New technology, said to measure ocean waves and currents with greater accuracy than ever before, is being deployed off the Western Australian coast as part of Wave Energy Research Centre initiative.
The two buoys, set to hit the water this week, will collect data on wave height, direction, period and surface current speed, then transmit the information via satellite to the Wave Energy Research Centre, where scientists will analyze the data, according to the project leader – the University of Western Australia.
In partnership with the state government, the project aims to place Western Australia at the forefront of marine renewable energy research and technology and increase knowledge and understanding of ocean processes.
According to the University, the researchers have collaborated with industry partner Carnegie Clean Energy as part of the State Government funded Albany Wave Energy Project. Their data and ocean models will improve the placement, survivability and performance of Carnegie’s CETO 6 wave energy converter device.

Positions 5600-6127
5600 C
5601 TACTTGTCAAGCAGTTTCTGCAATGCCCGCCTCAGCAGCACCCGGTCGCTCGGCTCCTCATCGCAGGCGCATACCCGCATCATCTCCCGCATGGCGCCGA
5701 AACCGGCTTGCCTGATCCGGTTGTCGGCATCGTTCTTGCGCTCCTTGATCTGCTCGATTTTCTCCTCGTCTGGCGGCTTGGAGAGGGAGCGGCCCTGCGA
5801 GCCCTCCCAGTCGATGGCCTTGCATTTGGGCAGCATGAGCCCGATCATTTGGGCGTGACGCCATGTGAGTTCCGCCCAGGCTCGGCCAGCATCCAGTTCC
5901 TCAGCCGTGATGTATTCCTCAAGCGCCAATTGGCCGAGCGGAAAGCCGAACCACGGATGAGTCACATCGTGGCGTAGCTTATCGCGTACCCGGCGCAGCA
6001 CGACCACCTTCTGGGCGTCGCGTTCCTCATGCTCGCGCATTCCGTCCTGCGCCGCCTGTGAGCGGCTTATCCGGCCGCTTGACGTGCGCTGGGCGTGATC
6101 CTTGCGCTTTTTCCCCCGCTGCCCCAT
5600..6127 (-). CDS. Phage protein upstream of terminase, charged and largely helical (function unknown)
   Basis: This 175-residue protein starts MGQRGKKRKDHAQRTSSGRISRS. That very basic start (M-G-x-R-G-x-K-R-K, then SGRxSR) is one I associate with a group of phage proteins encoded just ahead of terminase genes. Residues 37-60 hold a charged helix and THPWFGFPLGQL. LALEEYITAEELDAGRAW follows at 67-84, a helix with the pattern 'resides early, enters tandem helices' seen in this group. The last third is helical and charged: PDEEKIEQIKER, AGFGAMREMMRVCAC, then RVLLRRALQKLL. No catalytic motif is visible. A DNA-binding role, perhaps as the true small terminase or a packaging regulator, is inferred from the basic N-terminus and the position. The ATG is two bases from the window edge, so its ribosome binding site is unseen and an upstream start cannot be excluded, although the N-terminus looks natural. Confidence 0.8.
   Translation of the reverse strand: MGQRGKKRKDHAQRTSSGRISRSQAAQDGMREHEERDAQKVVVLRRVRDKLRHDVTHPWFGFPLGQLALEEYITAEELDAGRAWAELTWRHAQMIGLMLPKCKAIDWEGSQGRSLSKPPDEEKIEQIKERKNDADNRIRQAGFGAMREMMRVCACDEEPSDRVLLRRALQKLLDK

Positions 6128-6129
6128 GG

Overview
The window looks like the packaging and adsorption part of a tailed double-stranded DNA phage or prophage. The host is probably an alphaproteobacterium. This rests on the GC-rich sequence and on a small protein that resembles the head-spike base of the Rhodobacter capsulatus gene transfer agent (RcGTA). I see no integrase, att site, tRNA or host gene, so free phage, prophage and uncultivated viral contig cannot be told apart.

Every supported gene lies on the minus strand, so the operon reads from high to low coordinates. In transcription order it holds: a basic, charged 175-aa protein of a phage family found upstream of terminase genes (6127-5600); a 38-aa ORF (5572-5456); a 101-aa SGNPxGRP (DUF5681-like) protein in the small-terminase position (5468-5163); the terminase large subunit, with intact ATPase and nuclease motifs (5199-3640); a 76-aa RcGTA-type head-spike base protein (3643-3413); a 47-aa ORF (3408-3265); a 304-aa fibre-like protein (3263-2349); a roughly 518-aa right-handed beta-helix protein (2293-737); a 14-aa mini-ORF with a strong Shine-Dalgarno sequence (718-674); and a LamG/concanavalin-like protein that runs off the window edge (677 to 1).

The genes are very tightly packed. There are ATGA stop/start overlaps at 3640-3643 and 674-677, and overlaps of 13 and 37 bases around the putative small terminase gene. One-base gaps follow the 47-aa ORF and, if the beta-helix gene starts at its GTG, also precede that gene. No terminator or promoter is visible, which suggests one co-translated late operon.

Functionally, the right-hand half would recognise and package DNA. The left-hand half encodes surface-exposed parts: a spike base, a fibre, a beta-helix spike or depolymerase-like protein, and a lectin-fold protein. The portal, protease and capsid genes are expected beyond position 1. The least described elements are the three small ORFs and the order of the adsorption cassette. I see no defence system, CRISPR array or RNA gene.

The new home for one of the wave buoys is approximately 45 kilometers offshore from the Albany wind farm at Sandpatch, while the second wave will bob closer to shore – the same location where the CETO 6 device will be installed.
The government of Western Australia has invested Au$3.75 million in the Wave Energy Research Centre, forming part of the overall Au$19.5 million investment by the state government in the broader Albany Wave Energy Project.